home Editorial Editorial: A right to an Opinion is not an entitlement to it

Editorial: A right to an Opinion is not an entitlement to it

It may sound like a contradiction but actually it is an important distinction that maybe we need to be more aware of in today’s world. When you form an opinion, or change an existing one you held, it is because you will have been exposed to new information which alters your view as it reasonable, logical and rationale. In short, every opinion is held because it remains consistent with the evidence from the real world. Thus no one can or should, I believe, be entitled to an opinion because in reality what that would be is a right to retain your opinion when it is shown or proven to be wrong, which by extension is a rejection of logic, reason, compelling argument a simple evidence. People who deny global warming or climate change are an excellent example: if one was to be entitled to an opinion it would actually restrict others from improving on an opinion and you would be restricting yourself from hearing new information, new evidence, new ideas and opinions.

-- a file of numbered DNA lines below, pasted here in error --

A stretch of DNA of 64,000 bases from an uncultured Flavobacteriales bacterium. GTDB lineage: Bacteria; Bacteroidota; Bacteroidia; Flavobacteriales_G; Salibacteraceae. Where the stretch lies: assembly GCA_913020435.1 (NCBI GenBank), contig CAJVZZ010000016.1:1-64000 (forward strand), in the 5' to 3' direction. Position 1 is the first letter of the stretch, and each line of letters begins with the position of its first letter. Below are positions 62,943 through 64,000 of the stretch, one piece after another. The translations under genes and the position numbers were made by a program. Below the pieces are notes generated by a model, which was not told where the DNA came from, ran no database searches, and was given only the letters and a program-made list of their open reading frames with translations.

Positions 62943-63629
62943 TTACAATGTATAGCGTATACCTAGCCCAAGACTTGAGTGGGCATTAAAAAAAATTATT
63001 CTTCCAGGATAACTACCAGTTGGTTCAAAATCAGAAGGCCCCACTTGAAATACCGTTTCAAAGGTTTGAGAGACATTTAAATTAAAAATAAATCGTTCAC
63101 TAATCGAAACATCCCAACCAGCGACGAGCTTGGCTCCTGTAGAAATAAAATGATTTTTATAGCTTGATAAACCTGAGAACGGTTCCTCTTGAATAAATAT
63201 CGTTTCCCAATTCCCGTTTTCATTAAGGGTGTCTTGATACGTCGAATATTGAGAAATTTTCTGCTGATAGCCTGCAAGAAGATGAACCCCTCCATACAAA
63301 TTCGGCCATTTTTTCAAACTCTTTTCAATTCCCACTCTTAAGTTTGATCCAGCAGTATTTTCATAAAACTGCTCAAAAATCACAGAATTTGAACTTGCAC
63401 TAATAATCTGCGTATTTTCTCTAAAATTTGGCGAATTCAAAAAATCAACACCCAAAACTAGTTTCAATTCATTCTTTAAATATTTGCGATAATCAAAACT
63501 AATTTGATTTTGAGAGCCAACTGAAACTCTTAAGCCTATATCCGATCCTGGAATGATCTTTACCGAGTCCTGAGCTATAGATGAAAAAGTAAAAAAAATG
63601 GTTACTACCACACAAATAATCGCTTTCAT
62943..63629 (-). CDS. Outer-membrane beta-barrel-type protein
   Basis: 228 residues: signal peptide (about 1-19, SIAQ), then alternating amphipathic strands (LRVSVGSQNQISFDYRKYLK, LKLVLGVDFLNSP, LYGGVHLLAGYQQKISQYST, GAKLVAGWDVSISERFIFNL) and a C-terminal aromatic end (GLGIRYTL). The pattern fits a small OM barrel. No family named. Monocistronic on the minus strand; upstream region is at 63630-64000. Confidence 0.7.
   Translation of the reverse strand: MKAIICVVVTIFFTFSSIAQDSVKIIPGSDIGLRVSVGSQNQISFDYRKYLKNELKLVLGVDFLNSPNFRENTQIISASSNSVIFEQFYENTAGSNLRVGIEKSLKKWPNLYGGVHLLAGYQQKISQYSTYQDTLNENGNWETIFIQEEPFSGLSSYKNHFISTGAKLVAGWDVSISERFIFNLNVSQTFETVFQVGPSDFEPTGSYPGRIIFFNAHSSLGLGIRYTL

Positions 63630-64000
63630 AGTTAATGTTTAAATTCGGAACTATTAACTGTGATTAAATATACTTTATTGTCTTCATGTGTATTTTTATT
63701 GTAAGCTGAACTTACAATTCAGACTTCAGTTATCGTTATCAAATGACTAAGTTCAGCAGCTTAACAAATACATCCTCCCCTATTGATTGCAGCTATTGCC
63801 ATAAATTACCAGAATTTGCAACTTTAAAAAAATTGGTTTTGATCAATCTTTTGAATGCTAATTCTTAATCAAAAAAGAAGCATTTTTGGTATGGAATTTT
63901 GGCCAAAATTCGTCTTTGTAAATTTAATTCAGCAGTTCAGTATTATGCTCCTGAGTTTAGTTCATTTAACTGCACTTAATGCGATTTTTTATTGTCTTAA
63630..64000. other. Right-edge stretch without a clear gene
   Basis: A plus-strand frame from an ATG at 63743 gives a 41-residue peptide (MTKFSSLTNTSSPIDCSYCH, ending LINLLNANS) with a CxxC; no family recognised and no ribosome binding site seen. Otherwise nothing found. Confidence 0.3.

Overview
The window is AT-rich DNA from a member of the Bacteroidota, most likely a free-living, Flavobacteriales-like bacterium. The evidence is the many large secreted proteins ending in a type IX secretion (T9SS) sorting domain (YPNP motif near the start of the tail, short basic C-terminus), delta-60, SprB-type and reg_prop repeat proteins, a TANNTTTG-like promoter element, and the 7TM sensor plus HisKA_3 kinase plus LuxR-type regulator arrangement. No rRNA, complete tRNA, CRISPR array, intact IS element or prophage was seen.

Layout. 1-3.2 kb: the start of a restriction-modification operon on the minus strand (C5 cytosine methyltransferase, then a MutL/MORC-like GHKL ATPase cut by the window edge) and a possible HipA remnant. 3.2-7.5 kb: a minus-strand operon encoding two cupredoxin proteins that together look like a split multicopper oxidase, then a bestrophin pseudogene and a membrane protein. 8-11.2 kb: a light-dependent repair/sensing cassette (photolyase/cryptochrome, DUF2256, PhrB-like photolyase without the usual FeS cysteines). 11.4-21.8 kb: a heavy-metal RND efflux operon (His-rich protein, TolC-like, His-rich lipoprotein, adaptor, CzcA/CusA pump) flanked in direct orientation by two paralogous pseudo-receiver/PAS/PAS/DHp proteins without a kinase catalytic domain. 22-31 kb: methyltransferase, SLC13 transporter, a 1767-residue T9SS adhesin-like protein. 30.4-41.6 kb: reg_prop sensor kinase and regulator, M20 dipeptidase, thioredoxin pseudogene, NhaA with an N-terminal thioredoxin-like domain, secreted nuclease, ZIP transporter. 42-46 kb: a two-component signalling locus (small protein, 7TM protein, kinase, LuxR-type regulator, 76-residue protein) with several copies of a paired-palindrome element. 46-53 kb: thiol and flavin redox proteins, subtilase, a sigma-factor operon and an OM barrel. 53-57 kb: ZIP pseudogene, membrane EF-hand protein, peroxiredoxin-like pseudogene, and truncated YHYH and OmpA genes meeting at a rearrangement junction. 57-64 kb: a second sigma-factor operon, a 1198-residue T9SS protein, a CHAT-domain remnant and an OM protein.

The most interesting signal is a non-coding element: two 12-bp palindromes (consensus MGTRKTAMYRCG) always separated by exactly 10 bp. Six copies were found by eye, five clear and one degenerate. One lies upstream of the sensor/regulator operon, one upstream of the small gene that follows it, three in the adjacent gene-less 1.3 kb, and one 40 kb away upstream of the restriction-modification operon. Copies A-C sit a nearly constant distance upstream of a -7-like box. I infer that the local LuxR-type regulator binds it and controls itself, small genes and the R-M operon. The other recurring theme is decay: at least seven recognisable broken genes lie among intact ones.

In a debate or a discussion no one would or should say “well I am entitled to my opinion” when they are defending the truth against a falsehood. It’s only really used as a “Get out of Jail” card when someone has lost an argument but is still refusing to change their mind or opinion, or consider the fact they may not be as informed on a topic as they thought they were. You can of course have your opinions, no one can take that away from you, but it does not mean you are entitled to have that opinion go unchallenged if or when expressed nor can you expect to be weighted equally as other opinions simply because you hold it or feel “entitled” to it, even though you are not.

I’ll leave you with this quote from Eric Hirzel:

The strength of one’s opinion should not exceed their knowledge on the matter.